I am hearing more and more on the media about slow ambulance response times. “Paramedics are just taking too long to get there” is the claim being made by media, politicians and other emergency responders. So what’s going on, are our paramedics just spending too much time at the coffee shops or taking their responsibilities too lightly? Well nothing could be further from the truth! I have friends who remain in the service and I know first hand that the people most distressed by the response time issue are the paramedics themselves.
I started with BC Ambulance back in the early 80’s. In those days BC Ambulance was one of the best, and we had visitors from other countries who were modelling their own services after what we had in British Columbia. BC Ambulance was one of the best in the field of emergency medical services, we really were a flagship in the field of EMS!
In those days it wasn’t unusual to do 4..5..6.. calls in a day or evening shift. You often returned to the station at the end of each call to await the next one, much like life in the fire service. The bell would ring and in seconds you were on the way to someone in need. When you were at the station you could have a meal, do paperwork, restock equipment or study for your next recertification. For the long 14 hour night shifts we had bedrooms much like a fire hall, sleep was often interrupted a few times during the night by emergency calls but you usually returned to the station between calls. It wasn’t restful like sleeping at home but it ensured that crews were fresh and ready to respond to whatever new disaster awaited them when the hotline rang.
Since that time the lower mainland population has more than doubled, unfortunately the Ambulance Service has not kept pace. Despite the drastic increase in population and emergency calls, the number of paramedics and ambulance stations in the lower mainland has changed very little over the years. Today many crews have their first call waiting when the arrive at the station and they seldom get back until shift change 10, 12 or 14 hours later. Calls are stacked like cord wood waiting for crews to clear, all the while hospitals, struggling with staffing and bed space, have crews babysitting patients in the hallways until they can be freed. Meanwhile the calls continue to roll in, with dispatch struggling to find units able to respond. When the paramedics are finally released from the current patient, they get back to the ambulance only to find their next call already waiting for them.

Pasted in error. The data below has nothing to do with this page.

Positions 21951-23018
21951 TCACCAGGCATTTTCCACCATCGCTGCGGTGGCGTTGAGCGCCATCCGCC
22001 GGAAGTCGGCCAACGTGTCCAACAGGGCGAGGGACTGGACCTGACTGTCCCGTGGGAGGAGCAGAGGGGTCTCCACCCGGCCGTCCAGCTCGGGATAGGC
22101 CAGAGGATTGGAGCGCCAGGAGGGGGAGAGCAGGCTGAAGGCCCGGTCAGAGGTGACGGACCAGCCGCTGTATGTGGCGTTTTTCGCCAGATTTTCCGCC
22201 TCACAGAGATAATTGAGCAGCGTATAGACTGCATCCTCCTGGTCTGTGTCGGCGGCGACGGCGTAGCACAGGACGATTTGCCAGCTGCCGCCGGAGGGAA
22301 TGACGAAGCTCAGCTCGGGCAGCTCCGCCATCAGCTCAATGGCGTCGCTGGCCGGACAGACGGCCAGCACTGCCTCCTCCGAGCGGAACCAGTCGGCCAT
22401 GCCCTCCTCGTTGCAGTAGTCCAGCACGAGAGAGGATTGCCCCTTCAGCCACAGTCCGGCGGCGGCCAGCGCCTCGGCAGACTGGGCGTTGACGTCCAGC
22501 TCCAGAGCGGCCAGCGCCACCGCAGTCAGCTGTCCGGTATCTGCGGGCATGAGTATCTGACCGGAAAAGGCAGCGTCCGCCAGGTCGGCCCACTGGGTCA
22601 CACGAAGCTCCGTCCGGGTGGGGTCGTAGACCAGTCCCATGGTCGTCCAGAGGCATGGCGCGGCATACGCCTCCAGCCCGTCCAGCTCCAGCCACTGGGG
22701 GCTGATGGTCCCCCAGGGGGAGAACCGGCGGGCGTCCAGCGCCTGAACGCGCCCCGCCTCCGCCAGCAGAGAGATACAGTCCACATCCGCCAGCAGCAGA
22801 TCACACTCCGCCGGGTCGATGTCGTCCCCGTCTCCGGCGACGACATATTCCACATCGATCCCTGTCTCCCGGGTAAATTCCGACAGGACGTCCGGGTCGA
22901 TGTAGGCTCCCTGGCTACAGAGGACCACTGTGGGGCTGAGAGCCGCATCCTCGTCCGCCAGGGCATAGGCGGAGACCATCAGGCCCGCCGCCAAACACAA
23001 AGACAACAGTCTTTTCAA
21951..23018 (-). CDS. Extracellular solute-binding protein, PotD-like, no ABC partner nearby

There are so many requests for help, that a call to 911 means you may or may not get an ambulance right away. At any moment in time there are more calls for assistance than there are ambulances. A paramedic crew will often find themselves as the only available unit in a very large area. At one moment in time a call comes in for a cardiac arrest in an apartment several minutes away. Simultaneously there is a child who has fallen at a nearby school and may have a broken leg and another call comes in from a care home with an elderly resident who is “seriously ill”. The priority call assignment sends the crew to the more critical call, in this case the cardiac arrest. Meanwhile the others just have to wait until another crew can be freed up. In the interim the patients and those with them sit waiting, fuming and getting angry with the paramedics who they feel are just being too slow. When a tired and frustrated crew finally does arrive for the other “lower priority patients” the paramedics are bombarded with “What took you so long … you’re too slow … we called you over 30 minutes ago!!”
Dealing with frustration and angry people is only the tip of the iceberg. Even basic essentials like meal and rest breaks for paramedics are a thing of the past. Someone commented to me recently … “Hey what about the Canada Labour Code that specifies break and rest periods for workers?” Sorry folks, that doesn’t apply to emergency services. For many paramedics today, lunch is the bag of Cheetos from the vending machine in the ER lobby as you raced out the door. You try to wolf those down in a couple minutes as you are on route to the next call. Even getting a bathroom break has become a serious issue for stressed paramedics who are being pushed harder and harder to clear from one call and get onto the next without delay.
In the end folks when you call 911 and it takes “too long” for help to get to you … please realize the paramedics are feeling the frustration every bit as much as you do! Instead of venting your anger at them, remember they are doing their very best and are giving everything they have plus more for their patients! Perhaps you should be directing your anger at the politicians in Victoria!